Naturally, the fit/style is the #1 decision making factor for all clothing buyers. Barbell Apparel built a successful clothing line by creating jeans who needed extra “leg space” because they grew their legs from working out. You also have every fashion brand ever in this category as they all focus on seasonal styles to compete.
The pro is that there are still plenty of categories within this space to dominate. For example, clothing for short people or very tall people are both ripe for disruption. This is also the domain of fashion designers who can come up with completely new styles that can then become mainstream. This category has both the ability to be niched or broad.
The con is that it’s a bit more expensive than a design based apparel brand and it requires a lot more knowledge when it comes to style. Unless your own differentiator is the size of your clothing, then it’s going to take you some time to really understand how to make clothing that looks unique from the moment you see it.
Materials are the least common of the three, but it’s an extremely exciting attribute to play with. One great example of materials for differentiation is Mizen & Main, who built an 8 figure dress shirt brand by switching out regular cotton for polyester. You also have Rhone who also built an 8 figure brand by using stuff like anti-stink technology on their sportswear apparel.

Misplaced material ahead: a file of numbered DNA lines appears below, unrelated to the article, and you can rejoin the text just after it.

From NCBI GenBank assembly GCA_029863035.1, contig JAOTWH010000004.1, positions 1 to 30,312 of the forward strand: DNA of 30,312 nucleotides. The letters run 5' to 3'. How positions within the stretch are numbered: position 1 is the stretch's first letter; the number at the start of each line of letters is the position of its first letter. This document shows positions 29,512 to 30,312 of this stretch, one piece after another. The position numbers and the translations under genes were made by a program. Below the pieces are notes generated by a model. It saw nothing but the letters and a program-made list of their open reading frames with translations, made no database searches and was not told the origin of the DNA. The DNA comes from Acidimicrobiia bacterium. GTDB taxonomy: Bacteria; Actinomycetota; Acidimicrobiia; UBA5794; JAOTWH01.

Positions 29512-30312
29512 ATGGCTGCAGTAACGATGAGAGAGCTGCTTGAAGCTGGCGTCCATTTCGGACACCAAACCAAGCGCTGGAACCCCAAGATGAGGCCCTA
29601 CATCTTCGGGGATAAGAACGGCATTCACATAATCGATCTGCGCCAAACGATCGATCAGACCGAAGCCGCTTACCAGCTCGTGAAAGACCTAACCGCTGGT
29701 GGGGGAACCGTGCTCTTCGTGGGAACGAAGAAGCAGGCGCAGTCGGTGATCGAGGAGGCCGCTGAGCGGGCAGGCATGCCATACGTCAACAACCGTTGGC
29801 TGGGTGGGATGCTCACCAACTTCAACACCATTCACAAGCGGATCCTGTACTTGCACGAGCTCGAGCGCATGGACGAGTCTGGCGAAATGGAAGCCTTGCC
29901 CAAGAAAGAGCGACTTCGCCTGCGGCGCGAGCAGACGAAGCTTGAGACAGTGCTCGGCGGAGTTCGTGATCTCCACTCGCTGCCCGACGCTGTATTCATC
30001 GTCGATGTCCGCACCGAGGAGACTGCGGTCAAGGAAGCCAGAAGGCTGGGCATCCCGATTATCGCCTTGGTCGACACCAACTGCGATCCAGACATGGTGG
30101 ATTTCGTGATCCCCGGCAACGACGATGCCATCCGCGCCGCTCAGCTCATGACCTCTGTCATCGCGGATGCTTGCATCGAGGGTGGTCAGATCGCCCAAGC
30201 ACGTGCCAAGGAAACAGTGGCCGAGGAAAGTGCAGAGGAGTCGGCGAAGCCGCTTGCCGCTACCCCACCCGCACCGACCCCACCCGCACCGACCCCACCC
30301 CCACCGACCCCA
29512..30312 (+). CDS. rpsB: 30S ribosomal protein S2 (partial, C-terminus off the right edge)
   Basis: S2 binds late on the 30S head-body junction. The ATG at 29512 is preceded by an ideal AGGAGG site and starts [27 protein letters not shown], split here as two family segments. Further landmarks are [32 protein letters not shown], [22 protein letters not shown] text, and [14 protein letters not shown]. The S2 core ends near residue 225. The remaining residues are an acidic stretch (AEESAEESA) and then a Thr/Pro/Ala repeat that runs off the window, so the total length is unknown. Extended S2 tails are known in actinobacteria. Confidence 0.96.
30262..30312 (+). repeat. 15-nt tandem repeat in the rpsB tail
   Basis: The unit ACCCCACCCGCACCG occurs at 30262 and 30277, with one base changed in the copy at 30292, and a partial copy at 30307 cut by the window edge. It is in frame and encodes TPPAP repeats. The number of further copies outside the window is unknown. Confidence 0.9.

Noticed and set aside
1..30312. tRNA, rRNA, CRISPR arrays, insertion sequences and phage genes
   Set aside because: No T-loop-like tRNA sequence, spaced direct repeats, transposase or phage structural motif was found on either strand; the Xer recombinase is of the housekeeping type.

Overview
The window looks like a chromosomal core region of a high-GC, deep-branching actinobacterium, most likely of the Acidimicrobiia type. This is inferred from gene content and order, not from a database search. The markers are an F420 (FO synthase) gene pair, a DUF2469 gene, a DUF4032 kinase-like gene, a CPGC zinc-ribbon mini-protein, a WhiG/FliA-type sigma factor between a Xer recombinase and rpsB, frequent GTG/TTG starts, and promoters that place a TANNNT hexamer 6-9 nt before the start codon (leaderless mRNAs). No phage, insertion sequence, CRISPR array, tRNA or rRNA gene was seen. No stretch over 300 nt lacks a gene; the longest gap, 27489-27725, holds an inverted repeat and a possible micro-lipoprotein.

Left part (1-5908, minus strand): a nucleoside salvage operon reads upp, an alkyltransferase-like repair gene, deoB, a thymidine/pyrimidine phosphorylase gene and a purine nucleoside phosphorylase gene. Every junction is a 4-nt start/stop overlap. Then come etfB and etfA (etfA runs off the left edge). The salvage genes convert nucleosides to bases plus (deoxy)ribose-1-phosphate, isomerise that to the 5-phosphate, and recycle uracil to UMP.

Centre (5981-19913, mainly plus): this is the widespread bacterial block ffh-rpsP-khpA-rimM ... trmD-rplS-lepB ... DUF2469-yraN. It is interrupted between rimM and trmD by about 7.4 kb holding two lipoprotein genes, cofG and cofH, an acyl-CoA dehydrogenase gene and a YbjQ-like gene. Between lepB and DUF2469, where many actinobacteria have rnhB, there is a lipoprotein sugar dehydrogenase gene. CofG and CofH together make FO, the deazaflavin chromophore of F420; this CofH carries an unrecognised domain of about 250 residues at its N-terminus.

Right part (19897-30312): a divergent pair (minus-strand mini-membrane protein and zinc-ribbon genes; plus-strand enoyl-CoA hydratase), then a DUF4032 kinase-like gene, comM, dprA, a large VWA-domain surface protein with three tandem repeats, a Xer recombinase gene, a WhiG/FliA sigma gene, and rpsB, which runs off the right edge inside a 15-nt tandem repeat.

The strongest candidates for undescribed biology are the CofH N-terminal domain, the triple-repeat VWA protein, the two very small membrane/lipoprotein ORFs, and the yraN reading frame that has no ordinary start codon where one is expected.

The pro for materials is that it leads to extremely strong messaging and positioning, while also allowing for enough flexibility to get into certain markets like sportswear. It’s pretty definitive if you are one of the only brands to sell luxury men’s underwear made with merino wool. Differentiating a clothing line with premium materials is a marketers dream.
The con is the cost. The biggest expense in apparel is the fabric. So if your main differentiator is better fabric, then your costs will blow up relative to the other 2 alternatives. At the same time, it’s a good thing because that means much less competitors you have to deal with. Still, you’ll need much more money to build this kind of clothing line.
How To Brainstorm Your Clothing Line
The exact categories you get into is arguably as important as the type of differentiator you choose, because some categories are naturally much more competitive than others. For example, shirts are much more competitive than pants.